A photo exhibit, not about photography but about architecture and urban patterns…
Tanzanian-born, London-based, Award-winning architect David Adjaye who is at the forefront of his generation in architecture has had an exhibition at the London Design Museum for the last 5 months titled “Urban Africa”. The photo exhibit is drawing to an end on the 5th of September and has definitely made a strong impression on all those who have had an opportunity to experience it. The architect, Adjaye, makes a fitting author if any, as at the age of 12, with his father being a diplomat, had already lived in seven different places in Africa.
Africa is often portrayed and viewed as a continent, which has little to show for resounding vernacular when it comes to architectural history and much to show for poverty and corruption. However, Adjaye journeys through key cities in the continent documenting patterns and trends in urbanism, invites his audience to view a different urban Africa. The collection takes on a personal facade and suggests that Adjaye has permitted us to share in a very intimate experience. It’s almost akin to a photo diary/tour, albeit one that took 10 year journeying around an entire continent.
The absence of a narrative or chronological approach to the presentation also encourages the viewers to take their own meaning from the exhibit. There are nearly 3,000 photographs which make up this project, the earlier photos which included 10 major cities in the continent were included in an exhibition at Harvard University Graduate School of Design in 2007. The accolade received for this small exhibition as it were, encouraged Adjaye to engage in a more thorough project. He visited major cities in the remaining 43 countries in the continent and displayed his documentation of each one with the exception of Mogadishu in Somalia, as he felt adding this city to his collection “would turn the project into a documentation of ruins, which is something else entirely”. Adjaye saw this project as an exploration of civil life and urbanism in Africa and in Somalia, he felt this was nonexistent as the country has been in the middle of a civil war for almost 2 decades. Although using unconventional and unprecedented methods, he is able to engage us through this quasi-amateur visual journey, in the process displaying a truly organic form of architecture and urban living, in the streets of Abuja, Asmara, Ouagadougou and Niamey, to name a few. Adjaye does not shy away from the ideal of quantity over quality.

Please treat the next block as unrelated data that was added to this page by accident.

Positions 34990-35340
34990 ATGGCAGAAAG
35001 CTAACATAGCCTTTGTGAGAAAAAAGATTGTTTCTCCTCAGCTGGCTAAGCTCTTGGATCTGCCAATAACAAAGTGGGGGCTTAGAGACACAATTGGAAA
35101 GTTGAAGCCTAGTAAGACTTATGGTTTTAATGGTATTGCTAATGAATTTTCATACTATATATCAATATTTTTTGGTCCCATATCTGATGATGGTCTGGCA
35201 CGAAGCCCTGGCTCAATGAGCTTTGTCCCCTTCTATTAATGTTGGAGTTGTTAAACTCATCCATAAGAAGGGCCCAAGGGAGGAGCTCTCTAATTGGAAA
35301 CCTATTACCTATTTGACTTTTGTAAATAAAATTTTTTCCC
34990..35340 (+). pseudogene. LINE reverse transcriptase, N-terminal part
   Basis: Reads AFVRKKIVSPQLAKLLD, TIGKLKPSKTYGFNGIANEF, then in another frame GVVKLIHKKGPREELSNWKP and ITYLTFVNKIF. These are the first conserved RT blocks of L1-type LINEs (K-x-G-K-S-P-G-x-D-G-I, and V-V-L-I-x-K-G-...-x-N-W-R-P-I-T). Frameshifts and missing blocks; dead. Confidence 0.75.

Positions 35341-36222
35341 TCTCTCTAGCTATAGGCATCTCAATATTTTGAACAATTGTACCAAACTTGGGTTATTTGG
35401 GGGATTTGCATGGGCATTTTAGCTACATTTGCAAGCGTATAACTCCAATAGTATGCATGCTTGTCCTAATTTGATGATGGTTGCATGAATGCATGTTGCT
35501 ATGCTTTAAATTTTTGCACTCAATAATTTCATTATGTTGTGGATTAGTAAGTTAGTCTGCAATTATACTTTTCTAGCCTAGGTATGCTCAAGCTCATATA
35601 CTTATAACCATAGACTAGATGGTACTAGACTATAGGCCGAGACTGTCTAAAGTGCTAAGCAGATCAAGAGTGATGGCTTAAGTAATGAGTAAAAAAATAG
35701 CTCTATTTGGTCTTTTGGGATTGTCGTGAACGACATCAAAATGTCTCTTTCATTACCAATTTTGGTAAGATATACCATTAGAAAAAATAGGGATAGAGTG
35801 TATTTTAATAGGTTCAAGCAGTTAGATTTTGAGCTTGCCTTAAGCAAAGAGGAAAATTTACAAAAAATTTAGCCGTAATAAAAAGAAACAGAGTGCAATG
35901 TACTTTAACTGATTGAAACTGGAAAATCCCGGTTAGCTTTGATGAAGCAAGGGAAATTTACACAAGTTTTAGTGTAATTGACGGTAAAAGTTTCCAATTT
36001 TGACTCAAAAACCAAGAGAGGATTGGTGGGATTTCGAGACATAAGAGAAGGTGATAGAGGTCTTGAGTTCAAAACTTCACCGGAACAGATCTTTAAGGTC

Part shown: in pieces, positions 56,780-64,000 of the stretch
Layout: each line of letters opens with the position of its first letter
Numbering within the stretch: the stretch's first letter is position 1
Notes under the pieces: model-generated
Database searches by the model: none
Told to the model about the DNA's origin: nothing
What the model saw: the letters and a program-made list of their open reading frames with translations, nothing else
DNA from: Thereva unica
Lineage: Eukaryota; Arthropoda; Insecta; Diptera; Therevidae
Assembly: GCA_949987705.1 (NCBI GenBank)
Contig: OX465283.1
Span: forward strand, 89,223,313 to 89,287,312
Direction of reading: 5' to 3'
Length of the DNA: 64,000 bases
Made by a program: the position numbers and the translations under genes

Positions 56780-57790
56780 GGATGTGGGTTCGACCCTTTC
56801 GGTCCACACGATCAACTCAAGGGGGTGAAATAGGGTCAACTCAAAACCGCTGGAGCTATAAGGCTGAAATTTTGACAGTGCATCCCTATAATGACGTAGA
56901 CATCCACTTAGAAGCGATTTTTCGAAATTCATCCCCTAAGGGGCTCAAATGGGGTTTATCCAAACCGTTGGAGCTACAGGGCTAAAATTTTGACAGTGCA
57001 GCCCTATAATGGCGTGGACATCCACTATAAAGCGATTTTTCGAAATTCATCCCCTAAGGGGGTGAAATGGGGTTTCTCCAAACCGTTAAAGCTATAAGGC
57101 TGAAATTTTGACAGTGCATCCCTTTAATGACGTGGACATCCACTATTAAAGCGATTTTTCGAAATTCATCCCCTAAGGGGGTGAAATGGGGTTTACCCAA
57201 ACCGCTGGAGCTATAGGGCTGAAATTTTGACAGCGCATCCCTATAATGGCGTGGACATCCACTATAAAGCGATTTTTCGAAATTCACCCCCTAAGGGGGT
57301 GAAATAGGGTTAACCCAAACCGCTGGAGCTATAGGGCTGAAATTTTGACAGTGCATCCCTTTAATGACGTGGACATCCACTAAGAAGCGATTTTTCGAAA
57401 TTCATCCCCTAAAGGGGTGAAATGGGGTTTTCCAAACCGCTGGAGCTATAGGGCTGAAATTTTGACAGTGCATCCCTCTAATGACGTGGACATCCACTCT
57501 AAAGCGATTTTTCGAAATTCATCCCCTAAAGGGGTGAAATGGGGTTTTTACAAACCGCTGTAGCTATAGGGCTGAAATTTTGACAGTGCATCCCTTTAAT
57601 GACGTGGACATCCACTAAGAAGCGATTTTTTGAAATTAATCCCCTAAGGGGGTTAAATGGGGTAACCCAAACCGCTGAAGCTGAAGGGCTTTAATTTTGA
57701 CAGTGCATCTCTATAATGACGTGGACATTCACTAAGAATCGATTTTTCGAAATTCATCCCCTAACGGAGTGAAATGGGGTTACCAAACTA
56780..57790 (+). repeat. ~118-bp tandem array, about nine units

Many of the photos are out –of –focus and badly composed with fences, moving cars and lampposts making a regular appearance. However, after a thorough review of the exhibit, one realises that the sheer volume of images, and the huge quantity of subsidiary information one can pick up by scrutinizing individual images, is the architect’s real intention. The volume of work is staggering yet Adjaye insists on not producing a singular analysis of the continent, allowing observations and conclusions to be self directed.
From viewing this exhibition, it is palpable to anyone that Africa as a continent has been neglected.
As an African, I was ashamed that I was unable to recognize the names of many major cities within the continent. I, however, felt a sense of relief that Adjaye had opened a door for other architects, urbanists, architecture analysts, media persons and even civilians to explore Africa and not in the conventional sense as a Saharan nation/ developing city, but as a continent overflowing with organic urbanism, with many major cities each with their own individual urban flair and distinctive architecture. Adjaye has taken the first step in an unbiased exploration of African architecture for architects and architecture enthusiasts to follow.
In an interview with artinfo.com published about a week ago, when asked, “what can be the role of creative architectural design in an area or in a country’s development?” this was Adjaye’s response:
“When it’s good, it absolutely elevates the quality of life of each citizen and it makes a powerful contribution to their sense of what they are capable of doing in their cities and in their communities. A great piece of architecture transforms a place from being completely hopeless to being a place of potential — that’s the sort of architecture I’m interested in. There are certain things I saw that made me realize that architecture can become a motif, or a leitmotif, for people to gather around — an idea of nationhood, or culture, or Pan-africanism, or whatever their identity is. It can become both a monument and a kind of regenerative tool.’’
I couldn’t agree more. The concept of empowering the collective through architectural incentives is one I live by. A book of his
photographs, will be published shortly after the exhibition closes and will be on sale at the London Design Museum.
Itohan Barlow is an aspiring Architect. She blogs at Levernissplendeur